In 2015 Ethereum, a decentralized open-source blockchain started and quickly became the second-largest blockchain in the world. Ethereum also became the platform where ‘DeFi’ or ‘Decentralised Finance’ projects are built upon. DeFi is a blanket phrase for the cryptocurrency world where there are no intermediaries and everything is governed using smart contracts, which act as its backbone. These smart contracts are binding and once executed cannot be reversed. DeFi is a network of computer encryptions, commonly referred to as protocol of smart contracts, which mirrors the traditional financial services such as lending, exchange, or asset management, DeFi transactions are constructed through smart contracts that can be represented by quantitative values that are transferable, often known as “tokens”.
The conventional financial system is based on trust and in a centralized manner, which is regulated by the central bank and with different intermediaries such as money exchange institutions, banks, or other brokerage firms. This conventional system has often seen failures such as inflation, the economy collapsing and many people still lacking access to these financial institutions. Traditional financial institutions in their most basic form, raise funds in the form of deposits, bills of exchanges, or even shareholder equity, and then lend them out to persons in need of capital in exchange for interest revenue. They take on a variety of risks in doing so, including interest rate risk, maturity mismatch risk, and credit risk. DeFi aims to tackle all of these concerns that are in the traditional financial system because there are no such intermediary organisations in it to take on these risks, making it more efficient.
A 2021 report on global cryptocurrency adoption has ranked India 2nd and by, another report India has been ranked 6th in terms of global DeFi adaptation. These reports are a clear indication of India’s positive reaction towards cryptocurrency and DeFi. The latter mentioned report’s findings also show that larger value transactions accounts for the majority of DeFi activity, demonstrating that DeFi is a common investment strategy among larger investors. Even though DeFi is showing attraction from large investors, it can also be utilized by the common man. For example, when a person buys cryptocurrencies with the intention of holding them for some period, the coins have no utility in the period but with DeFi lending, an individual can put his cryptocurrency as security and obtain loans. The lender, on the other hand, offers his capital in order to receive interest. Compound, one of the earliest and largest DeFi lending platforms has issued billions of dollars’ worth of loans according to its tracker. According to the World Bank’s report, 190 million adults in India still lack access to bank accounts and traditional international money transfer remains costly where merchants must pay a fee of 2- 3% for each card or online transaction and small firms find it difficult to obtain bank credit. DeFi innovation will be able to solve these above issues in India through its smart contracts leading to a math-based trust system, legal enforcement being replaced by cryptographic enforcement, and third-party auditing being replaced by its open-source code and public ledger. Furthermore, the 2020 recessions exposed the flaws in a stagnant and unchanging banking sector, inspiring many people to seek a better path forward.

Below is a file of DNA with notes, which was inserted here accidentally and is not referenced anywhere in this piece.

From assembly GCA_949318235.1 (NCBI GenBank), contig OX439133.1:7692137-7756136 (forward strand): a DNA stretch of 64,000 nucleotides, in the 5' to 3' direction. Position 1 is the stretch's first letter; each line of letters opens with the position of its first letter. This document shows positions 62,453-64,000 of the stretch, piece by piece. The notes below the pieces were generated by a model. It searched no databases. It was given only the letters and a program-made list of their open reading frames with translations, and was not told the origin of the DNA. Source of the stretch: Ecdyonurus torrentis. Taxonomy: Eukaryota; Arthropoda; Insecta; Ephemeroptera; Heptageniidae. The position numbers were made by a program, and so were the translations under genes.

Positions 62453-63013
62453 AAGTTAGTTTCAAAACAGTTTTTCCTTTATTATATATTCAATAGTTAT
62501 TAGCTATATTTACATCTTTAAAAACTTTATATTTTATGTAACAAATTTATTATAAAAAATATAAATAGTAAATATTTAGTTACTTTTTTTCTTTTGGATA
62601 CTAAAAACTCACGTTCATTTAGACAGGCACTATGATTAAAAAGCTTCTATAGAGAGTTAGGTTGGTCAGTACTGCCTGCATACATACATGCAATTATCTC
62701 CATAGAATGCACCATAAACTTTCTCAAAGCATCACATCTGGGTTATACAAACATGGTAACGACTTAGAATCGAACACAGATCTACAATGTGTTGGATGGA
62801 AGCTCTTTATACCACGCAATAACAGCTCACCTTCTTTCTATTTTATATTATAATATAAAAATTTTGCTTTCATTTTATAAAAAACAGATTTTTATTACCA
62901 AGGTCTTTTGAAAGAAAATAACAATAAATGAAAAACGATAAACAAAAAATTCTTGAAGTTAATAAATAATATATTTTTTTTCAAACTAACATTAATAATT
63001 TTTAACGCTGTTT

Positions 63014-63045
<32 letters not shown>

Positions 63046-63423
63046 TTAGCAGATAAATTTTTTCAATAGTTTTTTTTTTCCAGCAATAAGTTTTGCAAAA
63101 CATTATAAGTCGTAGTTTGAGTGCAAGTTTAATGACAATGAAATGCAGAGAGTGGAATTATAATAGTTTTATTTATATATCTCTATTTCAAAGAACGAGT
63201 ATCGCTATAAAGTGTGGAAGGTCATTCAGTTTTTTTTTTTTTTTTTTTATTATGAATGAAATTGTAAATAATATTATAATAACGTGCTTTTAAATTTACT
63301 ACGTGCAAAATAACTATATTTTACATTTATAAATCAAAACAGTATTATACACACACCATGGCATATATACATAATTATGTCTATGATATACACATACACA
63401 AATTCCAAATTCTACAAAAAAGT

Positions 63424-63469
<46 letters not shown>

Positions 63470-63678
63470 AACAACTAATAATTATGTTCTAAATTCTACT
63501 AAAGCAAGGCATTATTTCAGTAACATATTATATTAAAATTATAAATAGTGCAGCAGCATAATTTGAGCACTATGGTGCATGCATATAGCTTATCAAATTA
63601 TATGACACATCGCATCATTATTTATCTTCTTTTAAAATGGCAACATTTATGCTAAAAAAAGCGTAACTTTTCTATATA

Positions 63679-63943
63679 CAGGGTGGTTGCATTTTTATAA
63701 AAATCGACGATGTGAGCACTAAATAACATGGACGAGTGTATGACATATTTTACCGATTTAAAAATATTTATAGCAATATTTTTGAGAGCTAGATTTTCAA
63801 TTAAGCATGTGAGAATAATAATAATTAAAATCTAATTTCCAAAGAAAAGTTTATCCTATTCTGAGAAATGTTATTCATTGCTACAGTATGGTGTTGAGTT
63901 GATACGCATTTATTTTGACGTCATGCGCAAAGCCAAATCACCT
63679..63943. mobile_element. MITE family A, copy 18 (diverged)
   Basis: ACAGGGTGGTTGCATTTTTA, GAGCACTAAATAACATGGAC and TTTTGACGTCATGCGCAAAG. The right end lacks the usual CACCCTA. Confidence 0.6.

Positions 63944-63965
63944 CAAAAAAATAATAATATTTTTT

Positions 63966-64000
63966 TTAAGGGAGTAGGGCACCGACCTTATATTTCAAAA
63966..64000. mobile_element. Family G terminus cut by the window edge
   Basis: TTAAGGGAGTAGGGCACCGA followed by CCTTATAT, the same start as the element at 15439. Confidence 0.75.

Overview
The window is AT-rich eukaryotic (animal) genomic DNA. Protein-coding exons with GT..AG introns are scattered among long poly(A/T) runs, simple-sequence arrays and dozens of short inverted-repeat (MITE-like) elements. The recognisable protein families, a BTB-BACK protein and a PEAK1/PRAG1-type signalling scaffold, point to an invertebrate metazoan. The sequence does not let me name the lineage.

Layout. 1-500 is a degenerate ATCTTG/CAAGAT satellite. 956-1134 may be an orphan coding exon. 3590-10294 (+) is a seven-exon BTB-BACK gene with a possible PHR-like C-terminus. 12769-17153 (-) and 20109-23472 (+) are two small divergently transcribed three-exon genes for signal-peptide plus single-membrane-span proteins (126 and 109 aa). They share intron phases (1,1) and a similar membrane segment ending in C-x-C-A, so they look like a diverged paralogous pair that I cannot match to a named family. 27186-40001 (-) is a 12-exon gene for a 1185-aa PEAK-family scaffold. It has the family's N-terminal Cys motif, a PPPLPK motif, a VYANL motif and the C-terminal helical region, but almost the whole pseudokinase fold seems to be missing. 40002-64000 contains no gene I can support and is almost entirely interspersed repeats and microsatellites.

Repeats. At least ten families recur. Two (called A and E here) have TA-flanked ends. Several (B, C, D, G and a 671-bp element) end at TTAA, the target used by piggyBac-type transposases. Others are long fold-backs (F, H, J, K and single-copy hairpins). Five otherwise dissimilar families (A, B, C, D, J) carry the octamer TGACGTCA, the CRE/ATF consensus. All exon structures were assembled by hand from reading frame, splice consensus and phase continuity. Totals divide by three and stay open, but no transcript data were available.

Regulation of digital assets in India remains one of the hottest topics among investors and stakeholders. While proper legislation is yet to be achieved in India, there has been certain clarity to digital assets in regards to the taxation part which has enabled a little hope for regulation of digital assets. The lack of regulation hurdles still cannot be ignored. Firstly, as more tokens enter the market, their volatility has risen dramatically. Secondly, the Defi smart contracts are still in the early stages of technological progress which runs the danger of having defects that can cause the owner to lose money. Thirdly, DeFi due to being decentralized may be unreliable in terms of accountability. No central entity can be held responsible for decentralised platforms if they are eliminated. Central entities have the advantage of being able to temporarily stop or restore a decentralised platform in the event of a problem; without them, this would be impossible. Furthermore, too much transparency which is a key component of DeFi might compromise privacy. Transactions are viewable on a public blockchain to create trust perhaps will jeopardise privacy. Lastly, people still lack the education necessary to comprehend how to utilise cryptocurrencies and blockchain properly.
Although DeFi has the ability to completely transform the financial ecosystem of our country it is still in the early stages, DeFi based protocols are continuously developing, from the basic blockchain networks to decentralised applications front-end user interfaces. Rural financial inclusion will be required for DeFi to be implemented successfully in India, but it will be constrained by legal uncertainties due to lack of proper legislation or rules and the limitation of current economic infrastructure in India. These are difficult challenges to address, and unless an institution makes an effort to do so, effective execution will be difficult. DeFi’s capabilities could help improve the economic situation of the average Indian, and given that the country’s larger investors are already enthusiastic about DeFi’s potential benefits, government support will be critical to its success. Especially now as the world emerges from covid fuelled recession. If these concerns can be resolved, DeFi could result in a fundamental change in the financial industry, contributing to a more stable, open, and transparent financial infrastructure in India.